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How does India acquire forex?

  • Published
    7th Apr, 2022
Context

Between April and December 2021, India’s foreign exchange reserves grew by US$ 63.5 billion.

About

Forex reserves:

  • Forex reserves are external assets, in the form of gold, SDRs (special drawing rights of the IMF) and foreign currency assets (capital inflows to the capital markets, FDI and external commercial borrowings) accumulated by India and controlled by the Reserve Bank of India.
  • The International Monetary Fund says official foreign exchange reserves are held in support of a range of objectives like supporting and maintaining confidence in the policies for monetary and exchange rate management including the capacity to intervene in support of the national or union currency.
  • It will also limit external vulnerability by maintaining foreign currency liquidity to absorb shocks during times of crisis or when access to borrowing is curtailed.

How does India acquire forex?

  • Understanding how this happens requires understanding the functioning of India’s Balance of Payment (BoP).
  • The BoP details how money flows in and out of India based on millions of transactions between India and the rest of the world.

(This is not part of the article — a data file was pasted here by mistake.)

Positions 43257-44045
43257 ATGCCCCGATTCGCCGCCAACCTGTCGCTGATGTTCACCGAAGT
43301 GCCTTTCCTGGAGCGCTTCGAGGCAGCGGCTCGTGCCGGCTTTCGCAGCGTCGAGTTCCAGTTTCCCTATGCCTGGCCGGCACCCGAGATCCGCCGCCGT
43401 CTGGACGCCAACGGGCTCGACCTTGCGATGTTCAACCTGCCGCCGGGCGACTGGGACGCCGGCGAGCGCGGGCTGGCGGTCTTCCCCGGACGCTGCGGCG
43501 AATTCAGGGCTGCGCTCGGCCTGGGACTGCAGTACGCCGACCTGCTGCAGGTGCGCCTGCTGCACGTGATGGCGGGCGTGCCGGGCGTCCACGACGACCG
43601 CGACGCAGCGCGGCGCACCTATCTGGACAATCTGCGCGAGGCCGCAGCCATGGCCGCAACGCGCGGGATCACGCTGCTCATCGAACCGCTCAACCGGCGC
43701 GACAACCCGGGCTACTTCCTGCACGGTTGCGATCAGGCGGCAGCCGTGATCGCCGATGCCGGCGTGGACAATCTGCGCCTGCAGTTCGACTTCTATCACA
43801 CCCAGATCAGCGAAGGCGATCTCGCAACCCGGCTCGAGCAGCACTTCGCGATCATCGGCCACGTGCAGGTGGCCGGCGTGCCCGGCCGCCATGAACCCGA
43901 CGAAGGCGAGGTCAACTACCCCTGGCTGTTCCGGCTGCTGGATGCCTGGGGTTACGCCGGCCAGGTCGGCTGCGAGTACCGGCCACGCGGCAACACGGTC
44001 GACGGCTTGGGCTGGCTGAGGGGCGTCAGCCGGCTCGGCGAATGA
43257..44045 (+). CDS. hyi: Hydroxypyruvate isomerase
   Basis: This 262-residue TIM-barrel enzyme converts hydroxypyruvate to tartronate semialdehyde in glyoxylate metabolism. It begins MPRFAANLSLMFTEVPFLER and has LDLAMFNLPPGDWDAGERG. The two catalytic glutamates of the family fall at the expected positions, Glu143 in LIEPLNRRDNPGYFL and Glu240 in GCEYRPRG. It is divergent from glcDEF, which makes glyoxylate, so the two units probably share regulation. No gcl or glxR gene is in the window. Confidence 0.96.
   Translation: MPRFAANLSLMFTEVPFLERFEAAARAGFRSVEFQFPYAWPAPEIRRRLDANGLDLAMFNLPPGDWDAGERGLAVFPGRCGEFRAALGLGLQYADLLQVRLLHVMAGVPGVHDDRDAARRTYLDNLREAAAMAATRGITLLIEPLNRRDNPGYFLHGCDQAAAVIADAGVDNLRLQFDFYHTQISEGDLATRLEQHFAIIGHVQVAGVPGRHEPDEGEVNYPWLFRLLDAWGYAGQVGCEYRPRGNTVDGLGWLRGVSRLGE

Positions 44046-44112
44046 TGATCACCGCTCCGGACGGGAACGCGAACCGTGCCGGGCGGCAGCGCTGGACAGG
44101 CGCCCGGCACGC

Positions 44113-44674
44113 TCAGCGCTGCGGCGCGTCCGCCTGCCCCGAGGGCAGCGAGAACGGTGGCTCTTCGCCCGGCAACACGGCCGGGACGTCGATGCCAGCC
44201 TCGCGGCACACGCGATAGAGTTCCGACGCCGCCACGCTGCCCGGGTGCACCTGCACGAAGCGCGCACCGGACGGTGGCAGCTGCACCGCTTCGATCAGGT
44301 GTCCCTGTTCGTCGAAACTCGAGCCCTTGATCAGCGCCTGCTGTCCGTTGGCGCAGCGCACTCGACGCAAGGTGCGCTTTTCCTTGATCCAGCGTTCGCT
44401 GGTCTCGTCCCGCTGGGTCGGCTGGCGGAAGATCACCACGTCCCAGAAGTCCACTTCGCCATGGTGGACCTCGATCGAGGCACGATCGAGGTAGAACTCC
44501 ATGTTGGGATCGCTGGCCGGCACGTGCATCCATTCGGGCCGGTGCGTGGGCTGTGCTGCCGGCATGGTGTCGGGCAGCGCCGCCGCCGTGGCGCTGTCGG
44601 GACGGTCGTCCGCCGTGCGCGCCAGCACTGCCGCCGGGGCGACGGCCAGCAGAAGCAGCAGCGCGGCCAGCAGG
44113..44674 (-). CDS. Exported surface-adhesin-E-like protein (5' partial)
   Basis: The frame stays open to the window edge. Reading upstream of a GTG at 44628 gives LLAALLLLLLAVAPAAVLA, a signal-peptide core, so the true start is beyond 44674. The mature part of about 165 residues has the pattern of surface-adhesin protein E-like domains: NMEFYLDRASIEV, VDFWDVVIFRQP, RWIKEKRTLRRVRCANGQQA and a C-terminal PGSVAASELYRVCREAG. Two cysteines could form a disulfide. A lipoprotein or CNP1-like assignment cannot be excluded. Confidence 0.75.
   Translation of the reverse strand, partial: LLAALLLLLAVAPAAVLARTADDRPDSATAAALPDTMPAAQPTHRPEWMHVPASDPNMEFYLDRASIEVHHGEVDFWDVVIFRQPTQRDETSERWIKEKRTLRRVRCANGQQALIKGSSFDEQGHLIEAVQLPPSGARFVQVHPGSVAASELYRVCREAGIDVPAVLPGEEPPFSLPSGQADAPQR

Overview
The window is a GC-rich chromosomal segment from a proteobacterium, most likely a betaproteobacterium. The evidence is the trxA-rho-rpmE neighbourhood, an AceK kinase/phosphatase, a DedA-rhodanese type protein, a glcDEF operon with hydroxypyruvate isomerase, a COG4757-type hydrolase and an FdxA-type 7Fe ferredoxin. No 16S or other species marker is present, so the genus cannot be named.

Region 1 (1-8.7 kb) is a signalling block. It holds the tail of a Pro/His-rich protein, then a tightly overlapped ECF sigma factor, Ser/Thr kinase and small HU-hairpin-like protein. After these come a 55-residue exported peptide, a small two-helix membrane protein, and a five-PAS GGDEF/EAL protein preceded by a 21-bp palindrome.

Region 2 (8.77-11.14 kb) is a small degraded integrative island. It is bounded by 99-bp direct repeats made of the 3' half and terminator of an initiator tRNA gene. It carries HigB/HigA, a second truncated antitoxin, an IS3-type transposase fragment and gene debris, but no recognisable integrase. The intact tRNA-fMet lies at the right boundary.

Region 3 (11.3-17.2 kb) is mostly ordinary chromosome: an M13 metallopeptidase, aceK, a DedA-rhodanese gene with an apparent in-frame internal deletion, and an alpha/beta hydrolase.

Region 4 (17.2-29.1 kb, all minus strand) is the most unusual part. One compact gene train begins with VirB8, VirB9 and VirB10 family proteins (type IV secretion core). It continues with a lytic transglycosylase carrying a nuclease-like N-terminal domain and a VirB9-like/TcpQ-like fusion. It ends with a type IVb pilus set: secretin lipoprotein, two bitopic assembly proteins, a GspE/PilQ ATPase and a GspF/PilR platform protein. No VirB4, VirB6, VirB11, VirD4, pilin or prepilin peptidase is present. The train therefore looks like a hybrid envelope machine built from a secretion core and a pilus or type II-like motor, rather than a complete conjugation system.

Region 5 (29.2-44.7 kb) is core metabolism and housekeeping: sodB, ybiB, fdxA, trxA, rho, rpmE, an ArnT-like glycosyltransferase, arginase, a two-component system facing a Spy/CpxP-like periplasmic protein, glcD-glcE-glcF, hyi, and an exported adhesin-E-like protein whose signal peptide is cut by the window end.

How does BoP Work?

  • The BoP has two accounts:
    • The Current Account details all exchange of money for transactions based on current consumption. It is divided into two sub-parts.
    • The Trade Account, which details all the exports and imports of physical goods and the Invisibles Account, which details all non-physical transactions such as services (banking, travel and tourism etc.), remittances and income from investments.

Current Account and Capital Account

  • The balance of payments, or BoP for short, records all the transactions, is they in goods, services or assets, of the concerned country with the rest of the world.
  • All such transactions over a specified time period, usually a year, are kept track of in this way.
  • The current account and the capital account are the two main accounts in the BoP.
  • Current Account:Imports and exports in goods, the trade in services and transfer payments are recorded in the current account.
  • Capital Account:While, all international purchases and sales of assets such as money, stocks, and bonds, etc. are recorded in the capital account. Foreign investments and loans are also included in the capital account.

What does the RBI do with the forex reserves?

  • The Reserve Bank functions as the custodian and manager of forex reserves, and operates within the overall policy framework agreed upon with the government.
  • The RBI allocates the dollars for specific purposes. For example, under the Liberalised Remittances Scheme, individuals are allowed to remit up to $250,000 every year.
  • The RBI uses its forex kitty for the orderly movement of the rupee. It sells the dollar when the rupee weakens and buys the dollar when the rupee strengthens.
  • Of late, the RBI has been buying dollars from the market to shore up the forex reserves.
  • When the RBI mops up dollars, it releases an equal amount in rupees. This excess liquidity is sterilised through issue of bonds and securities and LAF operations.
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